1968: The Year That Rocked Washington features a collection of online oral history profiles and a public exhibit inside the State Capitol Building that explores the lives of 19 Washingtonians caught up in one of the most tumultuous years in world history. With profiles, compelling photos and artifacts, Legacy Washington documents activism and aftershocks of a landmark year in world history. View the online exhibit and profiles.
1968: The Year That Rocked Washington includes middle school curriculum with accommodations and adjustments available to upper elementary and high school.
The lesson plans follow the inquiry arc as outlined in the College, Career, Civic Life (C3) Framework for Social Studies State Standards and are common core aligned (Washington State standards) to challenge students in essential reading, writing, speaking and listening skills. These plans are poised to engage students before, during, and after visiting the 1968 project and exhibit (either in person or online).
- EQ: Was ‘68 a watershed year of change for WA?
- EQ: How did individual Washingtonians contribute to the big events of 1968?
- Explain the causes and effects of one Washingtonian’s experiences in and around 1968 through the use of a storyboard.
- Student Assignment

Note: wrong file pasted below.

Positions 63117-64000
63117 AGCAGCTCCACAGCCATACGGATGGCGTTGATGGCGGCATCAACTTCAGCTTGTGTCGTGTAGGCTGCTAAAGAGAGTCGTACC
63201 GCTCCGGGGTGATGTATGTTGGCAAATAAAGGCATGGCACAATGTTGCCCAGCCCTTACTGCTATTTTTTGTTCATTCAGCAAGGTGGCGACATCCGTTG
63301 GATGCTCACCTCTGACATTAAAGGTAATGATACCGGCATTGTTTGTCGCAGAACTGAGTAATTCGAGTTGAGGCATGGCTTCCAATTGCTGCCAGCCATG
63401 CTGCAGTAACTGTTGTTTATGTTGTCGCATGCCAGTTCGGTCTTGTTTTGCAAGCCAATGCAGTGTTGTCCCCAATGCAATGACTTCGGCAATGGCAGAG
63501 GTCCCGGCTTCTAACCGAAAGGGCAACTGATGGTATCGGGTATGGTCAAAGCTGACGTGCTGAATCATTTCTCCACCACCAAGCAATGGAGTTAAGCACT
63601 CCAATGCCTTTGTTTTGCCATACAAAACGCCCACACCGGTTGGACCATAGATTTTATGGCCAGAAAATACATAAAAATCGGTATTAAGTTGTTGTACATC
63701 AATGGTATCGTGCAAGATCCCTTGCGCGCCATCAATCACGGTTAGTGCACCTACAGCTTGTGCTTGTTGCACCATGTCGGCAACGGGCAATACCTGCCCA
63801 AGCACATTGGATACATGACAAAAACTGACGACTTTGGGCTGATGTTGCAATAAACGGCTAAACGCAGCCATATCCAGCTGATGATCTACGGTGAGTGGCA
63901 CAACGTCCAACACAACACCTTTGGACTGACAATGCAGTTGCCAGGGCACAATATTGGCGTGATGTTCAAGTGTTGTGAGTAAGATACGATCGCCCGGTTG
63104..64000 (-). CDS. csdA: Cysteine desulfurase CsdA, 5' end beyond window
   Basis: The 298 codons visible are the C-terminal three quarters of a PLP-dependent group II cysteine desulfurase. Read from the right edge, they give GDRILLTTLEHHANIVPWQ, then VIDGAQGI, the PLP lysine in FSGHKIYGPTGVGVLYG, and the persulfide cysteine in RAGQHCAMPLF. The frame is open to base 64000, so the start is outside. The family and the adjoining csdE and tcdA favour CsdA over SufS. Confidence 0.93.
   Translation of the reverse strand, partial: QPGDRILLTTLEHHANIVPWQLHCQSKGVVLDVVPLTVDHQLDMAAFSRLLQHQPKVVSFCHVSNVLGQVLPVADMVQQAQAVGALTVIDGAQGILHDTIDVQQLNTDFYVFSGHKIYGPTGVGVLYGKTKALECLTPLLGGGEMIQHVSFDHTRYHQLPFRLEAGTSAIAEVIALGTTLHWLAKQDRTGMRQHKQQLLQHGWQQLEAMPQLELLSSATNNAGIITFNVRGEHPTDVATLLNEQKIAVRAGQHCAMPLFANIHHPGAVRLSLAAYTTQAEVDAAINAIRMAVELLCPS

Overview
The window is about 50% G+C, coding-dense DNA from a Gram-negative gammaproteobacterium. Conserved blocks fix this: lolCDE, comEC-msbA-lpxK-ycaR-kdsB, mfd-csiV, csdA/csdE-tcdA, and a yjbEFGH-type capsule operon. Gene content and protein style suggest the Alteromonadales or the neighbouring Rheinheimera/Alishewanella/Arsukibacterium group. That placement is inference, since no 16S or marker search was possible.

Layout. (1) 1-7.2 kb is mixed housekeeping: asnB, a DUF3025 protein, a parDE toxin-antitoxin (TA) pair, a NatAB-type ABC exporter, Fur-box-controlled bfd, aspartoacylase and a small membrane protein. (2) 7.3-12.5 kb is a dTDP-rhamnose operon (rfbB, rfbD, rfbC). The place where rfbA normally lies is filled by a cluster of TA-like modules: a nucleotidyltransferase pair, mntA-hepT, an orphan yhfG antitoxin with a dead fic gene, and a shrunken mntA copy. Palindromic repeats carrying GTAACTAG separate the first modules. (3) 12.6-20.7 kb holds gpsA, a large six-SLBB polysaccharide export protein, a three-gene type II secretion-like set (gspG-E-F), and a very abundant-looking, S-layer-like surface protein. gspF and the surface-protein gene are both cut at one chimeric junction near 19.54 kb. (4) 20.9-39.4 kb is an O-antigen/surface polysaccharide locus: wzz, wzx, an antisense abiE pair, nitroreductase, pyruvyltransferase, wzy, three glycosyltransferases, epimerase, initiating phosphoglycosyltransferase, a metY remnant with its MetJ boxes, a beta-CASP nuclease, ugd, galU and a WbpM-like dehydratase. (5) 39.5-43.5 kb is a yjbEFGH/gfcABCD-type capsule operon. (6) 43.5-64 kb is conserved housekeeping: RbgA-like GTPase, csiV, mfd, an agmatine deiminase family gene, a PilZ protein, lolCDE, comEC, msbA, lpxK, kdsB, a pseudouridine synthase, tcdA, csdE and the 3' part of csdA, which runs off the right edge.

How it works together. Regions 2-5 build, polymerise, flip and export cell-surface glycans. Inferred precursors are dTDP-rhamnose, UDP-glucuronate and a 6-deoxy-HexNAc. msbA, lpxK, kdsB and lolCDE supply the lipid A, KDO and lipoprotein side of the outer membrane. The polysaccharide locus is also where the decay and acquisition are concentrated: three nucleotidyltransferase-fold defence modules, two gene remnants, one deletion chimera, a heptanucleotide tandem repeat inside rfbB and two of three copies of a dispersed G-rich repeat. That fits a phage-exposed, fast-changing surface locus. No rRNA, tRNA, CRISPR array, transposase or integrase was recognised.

- Storyboard Structure
- 1 page excerpts from each person in display (please review and decide which 5 best meet the needs of your students based on content and interest)
- CCSS.ELA-LITERACY.RH.6-8.2. Determine the central ideas or information of a primary or secondary source; provide an accurate summary of the source distinct from prior knowledge or opinions.
- CCSS.ELA-LITERACY.WHST.6-8.7. Conduct short research projects to answer a question (including a self-generated question), drawing on several sources and generating additional related, focused questions that allow for multiple avenues of exploration.
- CCSS.ELA-LITERACY.SL.7.1. Engage effectively in a range of collaborative discussions (one-on-one, in groups, and teacher-led) with diverse partners on grade 7 topics, texts and issues, building on others' ideas and expressing their own clearly.
- History- Understands that there are multiple perspectives and interpretations of historical events.
- Students should think about what story they saw in the display stood out as most important or impressive to them.
- Students should share with a partner or two, practicing clear communication of ideas and active listening.
- Teacher should ask students to share with the class either the thing they said or the thing a partner said.
- Storyboard Assignment
- Teacher should model a storyboard that follows the instructions on the student assignment (either draft one with students as a model, or prepare ahead of time and share with students).
- Students choose an individual from the display to create a storyboard that represents what led to and the outcomes of that person’s contribution to WA in 1968 and surrounding years.
- Students read additional materials about the chosen individual (1 p. summaries).
- Students draft storyboards - visual with written labels.
- Students share their drafted storyboard with another student who focused on different individual, highlighting the thing they are most proud of about the storyboard they’ve created.
- Complete Storyboard Draft